Florida homeowners who may have trouble making their mortgage payments after Hurricane Irma may be eligible for a forbearance. However, it’s not automatic, you must reach out to your mortgage lender and apply for it and each lender may have a different set of rules so you need to call and ask.
In some cases, mortgage agencies will allow you to skip your next three payments and they’ll be added to the end of the loan without any negative marks on your credit. Interest, however, would still accrue. In other cases, when the deferment period is over, missed payments become due either in a lump sum or according to a payment schedule.
Homeowners who suffer a financial setback, such as a job loss, as a direct result of a disaster also may be offered temporary mortgage relief, even if their home was spared. Documentation will likely be required to prove the hardship.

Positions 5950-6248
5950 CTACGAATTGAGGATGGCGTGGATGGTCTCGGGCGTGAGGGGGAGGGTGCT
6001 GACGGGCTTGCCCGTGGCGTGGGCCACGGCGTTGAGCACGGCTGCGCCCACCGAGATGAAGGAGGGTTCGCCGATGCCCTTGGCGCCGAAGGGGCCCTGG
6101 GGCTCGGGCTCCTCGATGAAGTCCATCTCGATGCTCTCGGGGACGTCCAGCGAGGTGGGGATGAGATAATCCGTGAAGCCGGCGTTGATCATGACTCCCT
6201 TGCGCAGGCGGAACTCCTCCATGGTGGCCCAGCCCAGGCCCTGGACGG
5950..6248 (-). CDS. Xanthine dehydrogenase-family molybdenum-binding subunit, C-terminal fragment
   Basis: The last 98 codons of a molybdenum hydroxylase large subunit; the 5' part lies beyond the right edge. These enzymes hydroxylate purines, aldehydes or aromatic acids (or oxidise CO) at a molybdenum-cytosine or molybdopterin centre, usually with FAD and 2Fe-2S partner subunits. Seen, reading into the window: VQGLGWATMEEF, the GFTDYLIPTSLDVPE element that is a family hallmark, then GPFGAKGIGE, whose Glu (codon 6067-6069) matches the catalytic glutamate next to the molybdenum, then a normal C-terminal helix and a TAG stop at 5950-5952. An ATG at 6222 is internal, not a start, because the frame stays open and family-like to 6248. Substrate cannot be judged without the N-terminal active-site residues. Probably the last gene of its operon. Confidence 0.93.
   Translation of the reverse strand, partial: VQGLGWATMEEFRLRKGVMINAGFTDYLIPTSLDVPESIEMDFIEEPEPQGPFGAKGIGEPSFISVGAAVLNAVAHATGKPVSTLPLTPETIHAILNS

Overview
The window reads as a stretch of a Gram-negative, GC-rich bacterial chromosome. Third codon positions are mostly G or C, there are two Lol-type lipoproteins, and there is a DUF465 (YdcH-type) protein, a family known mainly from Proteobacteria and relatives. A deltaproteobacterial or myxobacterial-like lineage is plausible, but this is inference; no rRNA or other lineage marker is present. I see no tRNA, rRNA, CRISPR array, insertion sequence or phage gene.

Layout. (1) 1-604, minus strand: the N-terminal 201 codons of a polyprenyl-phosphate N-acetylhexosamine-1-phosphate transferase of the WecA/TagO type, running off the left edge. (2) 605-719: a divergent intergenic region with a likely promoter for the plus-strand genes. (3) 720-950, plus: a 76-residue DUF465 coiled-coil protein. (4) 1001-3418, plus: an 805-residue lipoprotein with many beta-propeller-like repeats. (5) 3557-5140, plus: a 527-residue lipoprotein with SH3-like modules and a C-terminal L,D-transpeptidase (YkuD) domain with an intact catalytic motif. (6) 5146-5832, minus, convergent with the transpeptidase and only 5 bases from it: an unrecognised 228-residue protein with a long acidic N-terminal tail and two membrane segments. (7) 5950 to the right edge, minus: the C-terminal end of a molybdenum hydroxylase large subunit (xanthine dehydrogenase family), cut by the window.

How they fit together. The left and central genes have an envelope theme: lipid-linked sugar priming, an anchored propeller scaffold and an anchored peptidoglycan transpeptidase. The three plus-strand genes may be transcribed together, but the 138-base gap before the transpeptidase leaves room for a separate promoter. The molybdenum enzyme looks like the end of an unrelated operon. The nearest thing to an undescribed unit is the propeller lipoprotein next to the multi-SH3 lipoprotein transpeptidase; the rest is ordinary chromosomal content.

Fannie Mae and Freddie Mac have both told loan servicers to extend a 90-day forbearance to anyone who calls and requests it.
Additionally, the IRS has announced that people who extended their 2016 income tax filings can submit their paperwork next year. It’s not a payment extension but rather a filing extension.
Also, many credit card companies will offer a similar disaster forbearance upon request and banks are also offering breaks to those in Hurricane Irma’s path.
Cheryl Hastings is a shareholder of Grant Fridkin Pearson, P.A. and has practiced law in Southwest Florida since 2002. She focuses her practice in the areas of residential and commercial real estate development and finance, including mixed use and water-front projects. Cheryl also has extensive experience in representing landlords and tenants in commercial leasing, representing contractors and owners in the preparation and negotiation of construction contracts, representing developers and associations in the preparation of homeowners’ association documents and the creation of residential and commercial condominiums.